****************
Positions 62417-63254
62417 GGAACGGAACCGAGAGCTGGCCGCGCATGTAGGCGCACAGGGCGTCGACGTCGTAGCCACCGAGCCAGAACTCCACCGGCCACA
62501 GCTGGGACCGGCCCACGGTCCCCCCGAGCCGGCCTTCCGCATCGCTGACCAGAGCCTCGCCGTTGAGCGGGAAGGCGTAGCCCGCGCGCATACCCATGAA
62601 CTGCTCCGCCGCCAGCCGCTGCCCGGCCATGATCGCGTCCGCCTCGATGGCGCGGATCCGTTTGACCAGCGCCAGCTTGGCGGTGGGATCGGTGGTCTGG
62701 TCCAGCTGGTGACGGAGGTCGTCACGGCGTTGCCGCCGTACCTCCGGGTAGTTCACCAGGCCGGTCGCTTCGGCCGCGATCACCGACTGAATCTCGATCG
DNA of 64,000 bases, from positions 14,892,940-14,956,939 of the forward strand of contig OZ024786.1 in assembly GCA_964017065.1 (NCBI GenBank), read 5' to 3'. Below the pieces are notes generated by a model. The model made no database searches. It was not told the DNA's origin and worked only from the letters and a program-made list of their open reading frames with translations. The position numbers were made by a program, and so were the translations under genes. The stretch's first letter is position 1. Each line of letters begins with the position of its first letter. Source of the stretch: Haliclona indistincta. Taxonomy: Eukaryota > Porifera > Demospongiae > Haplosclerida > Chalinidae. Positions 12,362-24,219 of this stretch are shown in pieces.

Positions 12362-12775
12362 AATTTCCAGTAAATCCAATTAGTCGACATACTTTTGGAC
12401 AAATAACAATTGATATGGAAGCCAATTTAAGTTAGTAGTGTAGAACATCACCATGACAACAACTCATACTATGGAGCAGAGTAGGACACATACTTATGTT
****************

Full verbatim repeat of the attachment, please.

Positions 62417-63254
62417 GGAACGGAACCGAGAGCTGGCCGCGCATGTAGGCGCACAGGGCGTCGACGTCGTAGCCACCGAGCCAGAACTCCACCGGCCACA
62501 GCTGGGACCGGCCCACGGTCCCCCCGAGCCGGCCTTCCGCATCGCTGACCAGAGCCTCGCCGTTGAGCGGGAAGGCGTAGCCCGCGCGCATACCCATGAA
62601 CTGCTCCGCCGCCAGCCGCTGCCCGGCCATGATCGCGTCCGCCTCGATGGCGCGGATCCGTTTGACCAGCGCCAGCTTGGCGGTGGGATCGGTGGTCTGG
62701 TCCAGCTGGTGACGGAGGTCGTCACGGCGTTGCCGCCGTACCTCCGGGTAGTTCACCAGGCCGGTCGCTTCGGCCGCGATCACCGACTGAATCTCGATCG
DNA of 64,000 bases, from positions 14,892,940-14,956,939 of the forward strand of contig OZ024786.1 in assembly GCA_964017065.1 (NCBI GenBank), read 5' to 3'. Below the pieces are notes generated by a model. The model made no database searches. It was not told the DNA's origin and worked only from the letters and a program-made list of their open reading frames with translations. The position numbers were made by a program, and so were the translations under genes. The stretch's first letter is position 1. Each line of letters begins with the position of its first letter. Source of the stretch: Haliclona indistincta. Taxonomy: Eukaryota > Porifera > Demospongiae > Haplosclerida > Chalinidae. Positions 12,362-24,219 of this stretch are shown in pieces.

Positions 12362-12775
12362 AATTTCCAGTAAATCCAATTAGTCGACATACTTTTGGAC
12401 AAATAACAATTGATATGGAAGCCAATTTAAGTTAGTAGTGTAGAACATCACCATGACAACAACTCATACTATGGAGCAGAGTAGGACACATACTTATGTT